Corrugated metal is a lightweight, tough, practical, weather-resistant material. It is used primarily for roofs and sides of buildings such as barns or sheds. It can be obtained in a variety of metals—galvanized steel, stainless steel, painted steel, aluminum—and in a variety of weights (thickness of metal). There also are many styles, denoted by differences in the "bumps" of ridge tops and the overall height of the material. The most common is 2 1/2 inch by 1/2 inch, used on barns, sheds and other structures. Some manufacturers offer perforated or lattice styles, with holes in the metal.
Things You'll Need
Tin Snips Or Metal Saw
Screws Or Nails
Measure the ceiling where you want to install corrugated metal and calculate the square footage: width times length. Most corrugated panels are 27 1/2 inches wide. The standard length is 8 feet, but you can buy panels 10, 12 or even 20 feet long. Panels are light but flexible and unwieldy, and longer lengths can be especially hard to handle although they can reduce the number of seams in the ceiling. When you calculate how many panels to buy, allow for overlap, generally one full ridge or about 2 1/2 inches. Some panels have tabs—one panel slides into the tab of the next—which eliminates overlaps.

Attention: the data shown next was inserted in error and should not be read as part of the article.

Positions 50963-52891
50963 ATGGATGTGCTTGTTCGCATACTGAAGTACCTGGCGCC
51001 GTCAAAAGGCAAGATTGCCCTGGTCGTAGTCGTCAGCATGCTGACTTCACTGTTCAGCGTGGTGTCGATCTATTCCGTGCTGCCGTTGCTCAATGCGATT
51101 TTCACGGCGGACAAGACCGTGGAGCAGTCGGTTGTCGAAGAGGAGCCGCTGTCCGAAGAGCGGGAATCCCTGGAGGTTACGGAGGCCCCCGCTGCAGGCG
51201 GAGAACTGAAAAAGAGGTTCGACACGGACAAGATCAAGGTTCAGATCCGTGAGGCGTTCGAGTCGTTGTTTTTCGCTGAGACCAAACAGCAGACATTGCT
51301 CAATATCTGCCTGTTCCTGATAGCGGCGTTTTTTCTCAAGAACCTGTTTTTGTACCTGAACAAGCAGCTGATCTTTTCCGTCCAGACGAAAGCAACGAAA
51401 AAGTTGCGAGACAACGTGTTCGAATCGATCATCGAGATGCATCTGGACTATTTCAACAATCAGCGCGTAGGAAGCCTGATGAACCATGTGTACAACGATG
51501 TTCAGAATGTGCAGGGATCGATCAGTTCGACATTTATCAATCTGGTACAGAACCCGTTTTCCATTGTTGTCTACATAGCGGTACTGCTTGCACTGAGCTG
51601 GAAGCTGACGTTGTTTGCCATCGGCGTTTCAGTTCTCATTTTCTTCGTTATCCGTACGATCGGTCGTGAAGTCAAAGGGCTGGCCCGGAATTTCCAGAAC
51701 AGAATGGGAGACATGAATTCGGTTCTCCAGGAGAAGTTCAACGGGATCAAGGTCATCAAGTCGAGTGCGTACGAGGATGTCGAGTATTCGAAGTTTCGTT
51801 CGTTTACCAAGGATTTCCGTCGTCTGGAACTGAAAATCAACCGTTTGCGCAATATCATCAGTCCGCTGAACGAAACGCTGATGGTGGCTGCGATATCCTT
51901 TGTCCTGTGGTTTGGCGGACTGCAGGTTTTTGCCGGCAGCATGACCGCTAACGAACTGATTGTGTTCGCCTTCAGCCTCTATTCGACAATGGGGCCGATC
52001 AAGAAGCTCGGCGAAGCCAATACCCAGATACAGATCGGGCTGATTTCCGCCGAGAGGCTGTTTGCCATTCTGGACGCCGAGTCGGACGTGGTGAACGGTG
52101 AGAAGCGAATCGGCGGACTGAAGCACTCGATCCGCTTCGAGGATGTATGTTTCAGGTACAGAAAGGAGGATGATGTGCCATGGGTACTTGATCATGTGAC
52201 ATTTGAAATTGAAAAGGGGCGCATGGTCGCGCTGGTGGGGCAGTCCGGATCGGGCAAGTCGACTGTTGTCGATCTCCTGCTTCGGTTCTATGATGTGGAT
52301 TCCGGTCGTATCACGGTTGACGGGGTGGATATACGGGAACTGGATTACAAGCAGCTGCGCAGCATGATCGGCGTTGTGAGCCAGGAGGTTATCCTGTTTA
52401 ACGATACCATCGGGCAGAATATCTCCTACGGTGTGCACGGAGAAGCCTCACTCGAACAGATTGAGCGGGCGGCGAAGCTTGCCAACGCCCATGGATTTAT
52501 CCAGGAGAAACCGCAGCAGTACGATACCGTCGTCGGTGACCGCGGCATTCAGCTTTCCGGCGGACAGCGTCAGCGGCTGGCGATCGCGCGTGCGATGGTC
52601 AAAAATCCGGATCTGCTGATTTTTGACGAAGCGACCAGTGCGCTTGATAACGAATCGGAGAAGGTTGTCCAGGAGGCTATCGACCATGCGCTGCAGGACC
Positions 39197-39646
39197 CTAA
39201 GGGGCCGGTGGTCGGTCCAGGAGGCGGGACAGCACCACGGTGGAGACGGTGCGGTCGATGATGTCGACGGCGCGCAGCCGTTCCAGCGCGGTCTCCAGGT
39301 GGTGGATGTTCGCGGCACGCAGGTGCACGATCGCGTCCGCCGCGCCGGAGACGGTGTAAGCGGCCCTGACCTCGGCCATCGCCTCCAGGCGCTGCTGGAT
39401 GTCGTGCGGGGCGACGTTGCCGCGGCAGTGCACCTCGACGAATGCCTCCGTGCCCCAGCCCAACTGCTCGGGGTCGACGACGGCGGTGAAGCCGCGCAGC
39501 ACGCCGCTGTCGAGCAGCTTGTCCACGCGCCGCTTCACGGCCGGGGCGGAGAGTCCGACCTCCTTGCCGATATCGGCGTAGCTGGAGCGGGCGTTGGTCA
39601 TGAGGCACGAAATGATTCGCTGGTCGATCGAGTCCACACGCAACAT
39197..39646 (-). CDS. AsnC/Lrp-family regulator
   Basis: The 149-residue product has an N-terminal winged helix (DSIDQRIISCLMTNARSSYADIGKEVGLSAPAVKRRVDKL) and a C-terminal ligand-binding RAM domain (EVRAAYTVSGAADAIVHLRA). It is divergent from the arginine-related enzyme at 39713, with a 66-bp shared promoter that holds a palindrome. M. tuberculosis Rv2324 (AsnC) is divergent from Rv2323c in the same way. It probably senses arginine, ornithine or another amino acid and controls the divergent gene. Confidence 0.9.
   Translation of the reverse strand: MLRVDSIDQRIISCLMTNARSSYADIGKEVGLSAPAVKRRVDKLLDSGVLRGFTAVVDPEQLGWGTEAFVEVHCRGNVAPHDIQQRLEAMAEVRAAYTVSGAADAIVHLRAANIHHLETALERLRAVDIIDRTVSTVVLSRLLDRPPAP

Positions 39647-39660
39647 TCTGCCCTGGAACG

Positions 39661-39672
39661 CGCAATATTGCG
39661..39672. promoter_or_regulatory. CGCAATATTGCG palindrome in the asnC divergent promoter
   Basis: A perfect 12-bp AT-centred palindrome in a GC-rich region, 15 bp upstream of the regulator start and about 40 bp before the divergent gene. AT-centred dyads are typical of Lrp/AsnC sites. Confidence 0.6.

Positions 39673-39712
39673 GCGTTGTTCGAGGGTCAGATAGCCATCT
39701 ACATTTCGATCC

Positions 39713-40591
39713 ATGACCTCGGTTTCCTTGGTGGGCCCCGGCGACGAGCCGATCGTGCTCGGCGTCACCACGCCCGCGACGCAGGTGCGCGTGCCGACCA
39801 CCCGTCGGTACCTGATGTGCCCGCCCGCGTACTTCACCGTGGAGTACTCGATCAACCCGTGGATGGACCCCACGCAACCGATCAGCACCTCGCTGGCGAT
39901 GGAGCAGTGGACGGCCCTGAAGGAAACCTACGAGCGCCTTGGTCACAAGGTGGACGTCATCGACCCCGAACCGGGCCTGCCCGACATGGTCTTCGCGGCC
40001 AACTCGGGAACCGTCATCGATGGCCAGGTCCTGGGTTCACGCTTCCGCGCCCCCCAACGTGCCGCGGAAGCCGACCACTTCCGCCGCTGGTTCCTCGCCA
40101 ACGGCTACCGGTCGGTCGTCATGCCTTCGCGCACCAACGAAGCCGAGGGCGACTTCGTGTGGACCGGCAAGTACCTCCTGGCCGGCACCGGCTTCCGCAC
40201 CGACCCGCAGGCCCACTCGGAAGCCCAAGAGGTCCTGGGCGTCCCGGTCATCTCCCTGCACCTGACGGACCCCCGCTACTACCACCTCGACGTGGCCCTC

Decide how you will fasten your corrugated ceiling panels. If your roof has internal braces, you can screw your panels to those. If there are none, you will have to install some: Corrugated panels need to be fastened about every 6 inches. If your porch frame is wood, nail or screw two-by-two boards (or even one-by-two if your span is not long) across the porch where your panels will meet. Measure panels and lay out those dimensions exactly. Test this by putting panels on the porch floor to see how they match.
Screw your corrugated ceiling panels in place. This will require help and ladders. Support panels on both ends and screw one end into the framing, then move halfway down the panel and add screws, then screw in the other end. Then go back and add screws until the panel is secure and tight. Leave room for any overlap as you install screws. Then add another panel and another until your ceiling is covered. Panels should fit tightly at the sides and ends. Cut panels with tin snips or a metal saw to fit as needed. If there is a light fixture in the ceiling, cut around that. Remove the fixture if possible, then re-install it after the ceiling is in place.
Be careful cutting corrugated panels. The metal will be sharp and can cut fingers and hands. Use care in handling panels on ladders. They are unwieldy and can cause falls.